Kinde Durkee, a former campaign treasurer to California Democrats including U.S. Senator Dianne Feinstein, was sentenced to eight years and one month for embezzling millions of dollars from political committees and using some of the money to pay her bills.
Durkee, 59, who pleaded guilty in March to five counts of mail fraud, was also ordered today by U.S. District Judge Kimberly Mueller in Sacramento, California, to pay restitution of $10.5 million.
“I don’t think the violation of public trust and the offense can be understated here,” Mueller told Durkee.
Durkee ran Durkee & Associates, which provided accounting and campaign reporting services to political campaigns and nonprofits. For 10 years starting in 2000, Durkee took money from some clients’ accounts and deposited it into accounts of other clients to cover unauthorized withdrawals, prosecutors said. There are at least 80 victims of the embezzlement, according to court filings.
Durkee took $156,000 in 2010 from Feinstein’s campaign committee bank account and used it to cover mortgage payments on her home in Long Beach, California, and pay American Express and Sprint bills, prosecutors said. Other politicians who hired her lost hundreds of thousands of dollars. She had signature authority for about 400 bank accounts over the years, relying on her customers’ trust to continue the scheme, prosecutors said.
In court, Durkee apologized “to those who trusted me and I betrayed.”
“I take full and complete responsibility for the harm that I have caused,” she said.
Durkee was ordered to report to prison by Jan. 2. Mueller recommended to the U.S. Bureau of Prisons that Durkee serve her sentence in a facility that can accommodate her mental health counseling needs.
The government sought an eight-year prison term for Durkee. Her lawyers said that a “great deal” of the money she took kept her business afloat and paid her employees until “it spiraled out of control” and she lost track of the shortfall. While her admission of guilt and cooperation could support a more lenient sentence, eight years is “just and appropriate,” Daniel Nixon, Durkee’s attorney, said in a court filing.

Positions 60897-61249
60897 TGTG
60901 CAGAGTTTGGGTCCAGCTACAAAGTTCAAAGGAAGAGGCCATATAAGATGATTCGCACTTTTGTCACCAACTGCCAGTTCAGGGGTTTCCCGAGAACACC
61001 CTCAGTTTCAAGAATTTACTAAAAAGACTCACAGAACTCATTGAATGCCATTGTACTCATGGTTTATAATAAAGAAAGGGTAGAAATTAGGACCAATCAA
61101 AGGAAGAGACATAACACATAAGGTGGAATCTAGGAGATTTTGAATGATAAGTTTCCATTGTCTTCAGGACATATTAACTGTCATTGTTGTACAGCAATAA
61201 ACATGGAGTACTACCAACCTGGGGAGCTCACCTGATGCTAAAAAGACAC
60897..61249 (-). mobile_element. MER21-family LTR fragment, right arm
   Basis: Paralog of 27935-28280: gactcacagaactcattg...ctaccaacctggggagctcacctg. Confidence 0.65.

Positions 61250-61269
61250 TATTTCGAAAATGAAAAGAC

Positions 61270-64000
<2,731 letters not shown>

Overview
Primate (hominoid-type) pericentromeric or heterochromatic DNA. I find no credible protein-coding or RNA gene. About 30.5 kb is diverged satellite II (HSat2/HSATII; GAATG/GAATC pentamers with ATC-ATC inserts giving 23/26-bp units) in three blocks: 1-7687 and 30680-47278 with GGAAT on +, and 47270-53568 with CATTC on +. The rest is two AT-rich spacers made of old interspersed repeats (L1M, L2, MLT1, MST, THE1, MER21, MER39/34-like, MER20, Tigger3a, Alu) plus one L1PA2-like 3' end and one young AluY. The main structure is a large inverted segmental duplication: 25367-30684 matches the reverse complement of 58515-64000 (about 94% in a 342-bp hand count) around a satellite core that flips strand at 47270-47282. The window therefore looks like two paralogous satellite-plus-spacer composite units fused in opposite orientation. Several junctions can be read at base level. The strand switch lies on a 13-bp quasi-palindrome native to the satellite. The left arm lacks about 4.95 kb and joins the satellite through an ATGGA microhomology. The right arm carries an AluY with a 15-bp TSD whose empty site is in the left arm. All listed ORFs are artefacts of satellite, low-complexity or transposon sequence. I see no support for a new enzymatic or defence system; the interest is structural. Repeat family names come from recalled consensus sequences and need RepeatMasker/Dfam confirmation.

A native of Oakland, California, Durkee volunteered as bookkeeper for George McGovern’s 1972 presidential campaign while in college and from there began working for a campaign finance company, eventually taking it over. The company’s financial condition started going downhill as clients didn’t pay their bills or employees made mistakes, Nixon said in court filings.
Durkee started borrowing from one account to cover shortfalls in others, and also started using client funds to cover mortgage payments, food, credit card bills and payments to her parents’ assisted living care, according to the filings.
Client losses total more than $7 million, which Durkee is unlikely to be able to repay, her lawyer said.
“The scheme perpetrated by Kinde Durkee was broad in scope and had a profound impact,” U.S. Attorney Benjamin Wagner in Sacramento said in an e-mailed statement. “She will now spend eight years in prison for exploiting her position of trust and using complex maneuvers to fool her clients into thinking all was well.”
The case is U.S. v. Durkee, 12-00123, U.S. District Court, Eastern District of California (Sacramento).